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McCain says Obama policies will deepen recession

Posted on 29 September 2008

Lagging in the polls, Republican presidential candidate John McCain unleashed a blistering attack Monday on his Democratic rival, saying the race comes down to a simple question: “Country first or Obama first?”

In his first public appearance since Friday night’s debate, McCain said Democrat Barack Obama advocates tax-and-spend policies that “will deepen our recession,” and voted against funding for equipment needed by troops in Iraq and Afghanistan.

“That is not putting the men and women of our military first,” he said.

McCain stressed his own record of opposing Republicans on key issues, and said, “When it comes time to reach across the aisle and work with members of both parties to get things done for the American people – my opponent can’t name a single occasion in which he fought against his party’s leadership to get something done for the country. That is not putting the interests of the country first.”

The speech was McCain’s first outside Washington since he announced abruptly last week he was suspending his campaign to concentrate on helping Congress agree on a bailout for the troubled financial industry. He drew heated criticism from Democrats who accused him of nearly derailing negotiations that were headed for success, and even some Republicans conceded privately he appeared impetuous and had not helped his own cause.

Recent polls also suggest Obama has regained a lead he held in the race before the Republican National Convention, where McCain’s choice of Palin energized conservatives and led to a short-term surge in his poll ratings.

1 Comments For This Post

  1. Reporter says:

    Politicians are the only people in the world who create problems and then campaign against them.

    Have you ever wondered why, if both the Democrats and the Republicans are against deficits, WHY do we have deficits?

    Have you ever wondered why, if all the politicians are against inflation and high taxes, WHY do we have inflation and high taxes?

    You and I don’t propose a federal budget. The president does.

    You and I don’t have the Constitutional authority to vote on appropriations. The House of Representatives does.

    You and I don’t write the tax code, Congress does.

    You and I don’t set fiscal policy, Congress does.

    You and I don’t control monetary policy, the Federal Reserve Bank does.

    One hundred senators, 435 congressmen, one president, and nine Supreme Court justices 545 human beings out of the 300 million are directly, legally, morally, and individually responsible for the domestic problems that plague this country.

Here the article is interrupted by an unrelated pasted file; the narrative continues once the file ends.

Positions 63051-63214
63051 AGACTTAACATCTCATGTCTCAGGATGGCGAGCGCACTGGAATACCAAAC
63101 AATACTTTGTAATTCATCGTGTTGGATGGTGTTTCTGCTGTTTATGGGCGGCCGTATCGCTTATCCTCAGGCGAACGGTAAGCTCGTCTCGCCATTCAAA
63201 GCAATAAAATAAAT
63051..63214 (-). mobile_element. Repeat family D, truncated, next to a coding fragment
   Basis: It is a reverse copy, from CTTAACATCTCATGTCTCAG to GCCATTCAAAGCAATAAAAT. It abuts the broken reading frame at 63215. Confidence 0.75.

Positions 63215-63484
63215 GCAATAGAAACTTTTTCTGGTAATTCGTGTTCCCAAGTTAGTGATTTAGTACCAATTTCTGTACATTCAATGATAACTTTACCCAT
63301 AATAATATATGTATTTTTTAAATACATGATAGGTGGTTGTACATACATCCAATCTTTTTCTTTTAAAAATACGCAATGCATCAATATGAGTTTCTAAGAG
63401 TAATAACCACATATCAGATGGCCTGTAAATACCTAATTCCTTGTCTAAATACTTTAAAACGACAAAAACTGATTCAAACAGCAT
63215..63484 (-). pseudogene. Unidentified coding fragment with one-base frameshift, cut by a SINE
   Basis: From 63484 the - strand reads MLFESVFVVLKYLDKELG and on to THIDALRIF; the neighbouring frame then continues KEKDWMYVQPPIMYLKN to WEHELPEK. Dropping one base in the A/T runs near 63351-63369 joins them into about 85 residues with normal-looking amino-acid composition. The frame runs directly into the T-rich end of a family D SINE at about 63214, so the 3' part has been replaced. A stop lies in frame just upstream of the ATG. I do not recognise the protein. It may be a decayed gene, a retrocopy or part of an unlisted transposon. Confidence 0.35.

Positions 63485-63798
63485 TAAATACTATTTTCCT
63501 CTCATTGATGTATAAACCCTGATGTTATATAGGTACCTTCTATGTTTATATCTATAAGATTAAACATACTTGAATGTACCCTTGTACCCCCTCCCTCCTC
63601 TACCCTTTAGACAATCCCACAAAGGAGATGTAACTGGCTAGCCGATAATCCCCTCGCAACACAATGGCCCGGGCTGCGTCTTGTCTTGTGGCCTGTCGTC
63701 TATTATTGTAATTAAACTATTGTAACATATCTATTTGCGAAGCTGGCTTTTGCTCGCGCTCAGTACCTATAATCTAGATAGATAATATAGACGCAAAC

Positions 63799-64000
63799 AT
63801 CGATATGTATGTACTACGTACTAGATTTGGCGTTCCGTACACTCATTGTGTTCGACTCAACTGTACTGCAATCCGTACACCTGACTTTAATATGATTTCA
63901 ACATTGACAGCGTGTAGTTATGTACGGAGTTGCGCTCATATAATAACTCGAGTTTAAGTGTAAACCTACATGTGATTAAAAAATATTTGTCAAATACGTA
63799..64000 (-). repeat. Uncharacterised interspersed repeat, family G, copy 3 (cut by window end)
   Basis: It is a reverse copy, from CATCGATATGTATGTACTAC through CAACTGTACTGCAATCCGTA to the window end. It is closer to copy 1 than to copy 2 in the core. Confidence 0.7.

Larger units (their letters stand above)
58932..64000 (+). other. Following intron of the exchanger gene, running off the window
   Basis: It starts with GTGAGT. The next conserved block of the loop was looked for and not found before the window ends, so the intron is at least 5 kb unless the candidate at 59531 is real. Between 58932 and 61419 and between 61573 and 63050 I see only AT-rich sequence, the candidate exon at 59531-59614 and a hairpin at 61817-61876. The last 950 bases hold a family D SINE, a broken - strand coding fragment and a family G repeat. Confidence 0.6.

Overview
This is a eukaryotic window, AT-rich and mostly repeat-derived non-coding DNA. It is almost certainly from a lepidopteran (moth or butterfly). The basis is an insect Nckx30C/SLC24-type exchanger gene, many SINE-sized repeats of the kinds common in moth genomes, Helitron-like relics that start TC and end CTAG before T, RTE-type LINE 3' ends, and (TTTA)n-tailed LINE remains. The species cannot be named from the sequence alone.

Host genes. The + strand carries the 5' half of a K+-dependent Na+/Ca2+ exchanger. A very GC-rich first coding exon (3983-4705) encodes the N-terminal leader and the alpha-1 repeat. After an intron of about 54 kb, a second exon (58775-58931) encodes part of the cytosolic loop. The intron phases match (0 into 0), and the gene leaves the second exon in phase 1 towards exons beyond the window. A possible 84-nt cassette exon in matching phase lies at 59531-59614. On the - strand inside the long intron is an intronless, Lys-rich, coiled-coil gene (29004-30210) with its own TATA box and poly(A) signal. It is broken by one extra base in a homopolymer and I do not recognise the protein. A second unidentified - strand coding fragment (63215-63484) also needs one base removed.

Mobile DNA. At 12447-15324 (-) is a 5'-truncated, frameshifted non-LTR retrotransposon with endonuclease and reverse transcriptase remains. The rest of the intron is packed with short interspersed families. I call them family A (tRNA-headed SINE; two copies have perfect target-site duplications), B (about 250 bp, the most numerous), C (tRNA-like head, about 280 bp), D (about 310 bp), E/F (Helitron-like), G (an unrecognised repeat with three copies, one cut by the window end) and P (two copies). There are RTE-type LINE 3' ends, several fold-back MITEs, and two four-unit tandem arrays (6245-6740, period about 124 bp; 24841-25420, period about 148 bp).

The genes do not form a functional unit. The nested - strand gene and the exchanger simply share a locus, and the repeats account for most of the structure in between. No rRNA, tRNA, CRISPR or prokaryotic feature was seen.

I excluded the members of the Federal Reserve Board because that problem was created by the Congress. In 1913, Congress delegated its Constitutional duty to provide a sound currency to a federally chartered, but private, central bank.

    I excluded all the special interests and lobbyists for a sound reason. They have no legal authority. They have no ability to coerce a senator, a congressman, or a president to do one cotton-picking thing. I don’t care if they offer a politician $1 million dollars in cash. The politician has the power to accept or reject it. No matter what the lobbyist promises, it is the legislator’s responsibility to determine how he votes.

    Those 545 human beings spend much of their energy convincing you that what they did is not their fault. They cooperate in this common con regardless of party.

    What separates a politician from a normal human being is an excessive amount of gall. No normal human being would have the gall of a Speaker, who stood up and criticized the President for creating deficits. The president can only propose a budget. He cannot force the Congress to accept it.

    The Constitution, which is the supreme law of the land, gives sole responsibility to the House of Representatives for originating and approving appropriations and taxes. Who is the speaker of the House? She is the leader of the majority party. She and fellow House members, not the president, can approve any budget they want. If the president vetoes it, they can pass it over his veto if they agree to.

    It seems inconceivable to me that a nation of 300 million can not replace 545 people who stand convicted — by present facts — of incompetence and irresponsibility. I can’t think of a single domestic problem that is not traceable directly to those 545 people. When you fully grasp the plain truth that 545 people exercise the power of the federal government, then it must follow that what exists is what they want to exist.

    If the tax code is unfair, it’s because they want it unfair.

    If the budget is in the red, it’s because they want it in the red.

    If the Army & Marines are in IRAQ, it’s because they want them in IRAQ.

    If they do not receive social security but are on an elite retirement plan not available to the people, it’s because they want it that way.
    There are no insoluble government problems.

    Do not let these 545 people shift the blame to bureaucrats, whom they hire and whose jobs they can abolish; to lobbyists, whose gifts and advice they can reject; to regulators, to whom they give the power to regulate and from whom they can take this power. Above all, do not let them con you into the belief that there exists disembodied mystical forces like ‘the economy,’ ‘inflation,’ or ‘politics’ that prevent them from doing what they take an oath to do.

    Those 545 people, and they alone, are responsible.

    They, and they alone, have the power.

    They, and they alone, should be held accountable by the people who are their bosses provided the voters have the gumption to manage their own employees.

    We should vote all of them out of office and clean up their mess!

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